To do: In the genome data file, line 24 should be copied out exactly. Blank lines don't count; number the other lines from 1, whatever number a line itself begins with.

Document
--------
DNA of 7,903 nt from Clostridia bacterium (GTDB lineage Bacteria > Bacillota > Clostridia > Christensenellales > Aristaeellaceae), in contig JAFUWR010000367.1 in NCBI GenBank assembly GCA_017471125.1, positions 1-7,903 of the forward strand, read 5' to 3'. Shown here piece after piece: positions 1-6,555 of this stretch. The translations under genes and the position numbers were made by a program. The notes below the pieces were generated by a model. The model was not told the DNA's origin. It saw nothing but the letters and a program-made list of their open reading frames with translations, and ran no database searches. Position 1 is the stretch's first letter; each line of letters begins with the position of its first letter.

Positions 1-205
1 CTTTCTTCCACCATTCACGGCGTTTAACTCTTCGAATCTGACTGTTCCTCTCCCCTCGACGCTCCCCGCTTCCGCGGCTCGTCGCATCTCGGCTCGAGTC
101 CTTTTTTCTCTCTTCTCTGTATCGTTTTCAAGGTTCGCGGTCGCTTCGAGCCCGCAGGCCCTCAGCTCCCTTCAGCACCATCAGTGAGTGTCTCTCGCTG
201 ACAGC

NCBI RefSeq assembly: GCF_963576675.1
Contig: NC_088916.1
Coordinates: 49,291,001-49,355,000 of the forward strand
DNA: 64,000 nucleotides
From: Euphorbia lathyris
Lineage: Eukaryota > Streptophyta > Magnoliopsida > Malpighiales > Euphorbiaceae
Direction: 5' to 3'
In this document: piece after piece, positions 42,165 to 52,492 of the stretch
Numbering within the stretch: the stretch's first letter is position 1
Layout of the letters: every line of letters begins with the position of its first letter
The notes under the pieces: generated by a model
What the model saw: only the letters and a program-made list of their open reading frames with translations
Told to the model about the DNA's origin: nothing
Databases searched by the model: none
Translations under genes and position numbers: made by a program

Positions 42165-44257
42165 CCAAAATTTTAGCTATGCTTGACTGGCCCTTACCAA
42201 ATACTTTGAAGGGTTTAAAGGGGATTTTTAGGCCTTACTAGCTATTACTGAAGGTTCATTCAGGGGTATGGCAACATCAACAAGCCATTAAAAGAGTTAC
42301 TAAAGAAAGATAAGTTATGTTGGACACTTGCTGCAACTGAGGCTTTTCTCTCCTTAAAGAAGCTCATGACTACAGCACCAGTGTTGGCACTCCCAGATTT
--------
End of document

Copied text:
42301 TAAAGAAAGATAAGTTATGTTGGACACTTGCTGCAACTGAGGCTTTTCTCTCCTTAAAGAAGCTCATGACTACAGCACCAGTGTTGGCACTCCCAGATTT